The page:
Sins Forgiven at a Price as Saudi Arabia, Turkey Sell Bonds
(Bloomberg) -- Saudi Arabia and Turkey persuaded global investors to overlook last year’s unsavory headlines as they sought to sell new U.S. dollar-denominated bonds. The secret: juicier yields.
The kingdom kicked off the new year by selling $7.5 billion in dollar debt, while Turkey sold $2 billion of notes. Both priced the bonds at least 20 basis points over existing curves.
The two countries, whose missteps contributed to the first annual loss for emerging-market dollar bonds since 2013, joined the Philippines, which borrowed $1.5 billion this week. That ended a three-month lull in new sales amid growing optimism about a slower path of Federal Reserve tightening and an end to the U.S.-China trade war.
“Saudi is a good credit and in Turkey, if you take a step backward and look at the big picture, there has been more positive news than negative news,” said Michael Bolliger, the Zurich-based head of emerging-market asset allocation at UBS Wealth Management’s chief investment office.
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The Turkish lira was the second-worst performer in emerging markets last year and the nation’s dollar debt posted a 5 percent loss after turmoil that followed U.S. sanctions over the detention of an American pastor and tensions over Syria. Saudi assets were also battered after Jamal Khashoggi, an exile working as a columnist for the Washington Post, was killed at the nation’s consulate in Istanbul in October, triggering outcries from leaders worldwide.
Since then, both countries have taken steps to repair the damage. Turkey raised its benchmark interest rate by 625 basis points and curbed government borrowing. Sentiment on Saudi Arabia improved as oil prices recovered and JPMorgan Chase & Co. said it will include the kingdom’s bonds in its emerging-market indexes. While the Saudi offering was its smallest conventional one yet, it managed to attract $27.5 billion in bids.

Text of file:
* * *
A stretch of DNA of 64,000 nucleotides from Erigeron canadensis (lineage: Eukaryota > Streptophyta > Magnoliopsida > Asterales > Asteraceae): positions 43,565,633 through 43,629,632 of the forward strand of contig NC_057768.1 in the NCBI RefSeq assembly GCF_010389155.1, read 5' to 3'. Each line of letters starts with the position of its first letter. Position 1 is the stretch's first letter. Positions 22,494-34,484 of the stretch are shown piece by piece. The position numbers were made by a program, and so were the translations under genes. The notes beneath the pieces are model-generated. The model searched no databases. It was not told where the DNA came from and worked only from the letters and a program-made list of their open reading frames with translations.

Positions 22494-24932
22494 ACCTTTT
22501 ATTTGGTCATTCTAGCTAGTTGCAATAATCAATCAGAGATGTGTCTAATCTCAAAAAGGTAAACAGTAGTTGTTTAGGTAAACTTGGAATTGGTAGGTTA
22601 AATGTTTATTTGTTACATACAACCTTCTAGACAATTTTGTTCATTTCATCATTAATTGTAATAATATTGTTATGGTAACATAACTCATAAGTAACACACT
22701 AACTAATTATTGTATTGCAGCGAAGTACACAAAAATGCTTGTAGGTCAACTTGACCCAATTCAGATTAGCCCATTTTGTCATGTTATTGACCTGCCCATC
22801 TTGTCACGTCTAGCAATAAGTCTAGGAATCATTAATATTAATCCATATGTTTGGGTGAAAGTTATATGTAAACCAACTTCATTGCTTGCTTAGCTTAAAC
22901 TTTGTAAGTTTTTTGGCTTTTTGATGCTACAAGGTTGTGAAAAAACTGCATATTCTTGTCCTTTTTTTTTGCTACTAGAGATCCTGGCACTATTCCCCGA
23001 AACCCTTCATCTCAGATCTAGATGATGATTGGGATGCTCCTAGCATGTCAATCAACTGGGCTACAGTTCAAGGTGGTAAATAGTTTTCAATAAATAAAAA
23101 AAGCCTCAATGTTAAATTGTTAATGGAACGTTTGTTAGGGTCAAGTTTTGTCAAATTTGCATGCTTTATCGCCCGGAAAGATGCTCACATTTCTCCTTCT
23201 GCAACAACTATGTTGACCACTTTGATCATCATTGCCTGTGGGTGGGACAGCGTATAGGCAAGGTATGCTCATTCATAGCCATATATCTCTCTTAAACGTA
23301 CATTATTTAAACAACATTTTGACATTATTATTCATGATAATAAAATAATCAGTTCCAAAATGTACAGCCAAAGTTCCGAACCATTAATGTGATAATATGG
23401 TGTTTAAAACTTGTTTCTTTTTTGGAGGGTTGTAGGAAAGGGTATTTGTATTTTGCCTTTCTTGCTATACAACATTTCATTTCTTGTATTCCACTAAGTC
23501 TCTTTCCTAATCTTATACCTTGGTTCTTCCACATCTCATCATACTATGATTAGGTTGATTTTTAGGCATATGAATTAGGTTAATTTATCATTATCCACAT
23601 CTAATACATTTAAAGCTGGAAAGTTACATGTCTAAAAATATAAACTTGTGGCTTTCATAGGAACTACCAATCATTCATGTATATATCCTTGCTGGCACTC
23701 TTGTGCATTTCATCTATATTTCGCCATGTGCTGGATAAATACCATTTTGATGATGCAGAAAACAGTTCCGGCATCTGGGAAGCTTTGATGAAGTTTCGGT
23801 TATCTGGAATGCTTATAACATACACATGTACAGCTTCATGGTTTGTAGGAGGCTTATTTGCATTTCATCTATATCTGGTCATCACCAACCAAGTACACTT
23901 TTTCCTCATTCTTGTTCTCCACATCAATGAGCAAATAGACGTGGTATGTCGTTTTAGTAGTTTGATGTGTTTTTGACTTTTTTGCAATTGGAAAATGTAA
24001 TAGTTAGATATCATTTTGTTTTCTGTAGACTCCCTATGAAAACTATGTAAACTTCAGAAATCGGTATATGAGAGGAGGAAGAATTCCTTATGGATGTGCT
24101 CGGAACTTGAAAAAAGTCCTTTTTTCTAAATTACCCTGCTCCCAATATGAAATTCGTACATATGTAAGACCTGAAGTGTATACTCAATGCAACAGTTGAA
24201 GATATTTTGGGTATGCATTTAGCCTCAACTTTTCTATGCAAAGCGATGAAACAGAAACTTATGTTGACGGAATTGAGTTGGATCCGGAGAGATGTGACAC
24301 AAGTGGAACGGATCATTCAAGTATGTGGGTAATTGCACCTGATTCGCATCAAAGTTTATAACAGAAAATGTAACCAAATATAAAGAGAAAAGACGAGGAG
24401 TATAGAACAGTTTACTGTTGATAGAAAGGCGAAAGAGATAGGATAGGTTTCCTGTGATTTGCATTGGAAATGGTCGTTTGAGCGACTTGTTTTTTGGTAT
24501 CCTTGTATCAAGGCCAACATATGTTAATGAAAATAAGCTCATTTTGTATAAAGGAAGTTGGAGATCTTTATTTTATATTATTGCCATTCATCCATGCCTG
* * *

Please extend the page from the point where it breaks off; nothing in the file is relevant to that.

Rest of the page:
Read: Saudi Arabia, Four Other Gulf Nations to Join JPMorgan’s EM Bond Indexes
Saudi Aramco, which postponed its initial public offering last year, is joining the fray with plans for its first international bond sale in the second quarter to finance the acquisition of Saudi Basic Industries Corp. the petrochemical giant known as Sabic.
“It is very good timing with the market decidedly risk-on and investors scrambling for paper,” said Delphine Arrighi, a London-based money manager at Merian Global Investors UK Ltd. “Both countries don’t boast a particularly strong economic outlook, but Turkey is offering some discount and Saudi is benefiting from the index-inclusion bid.”
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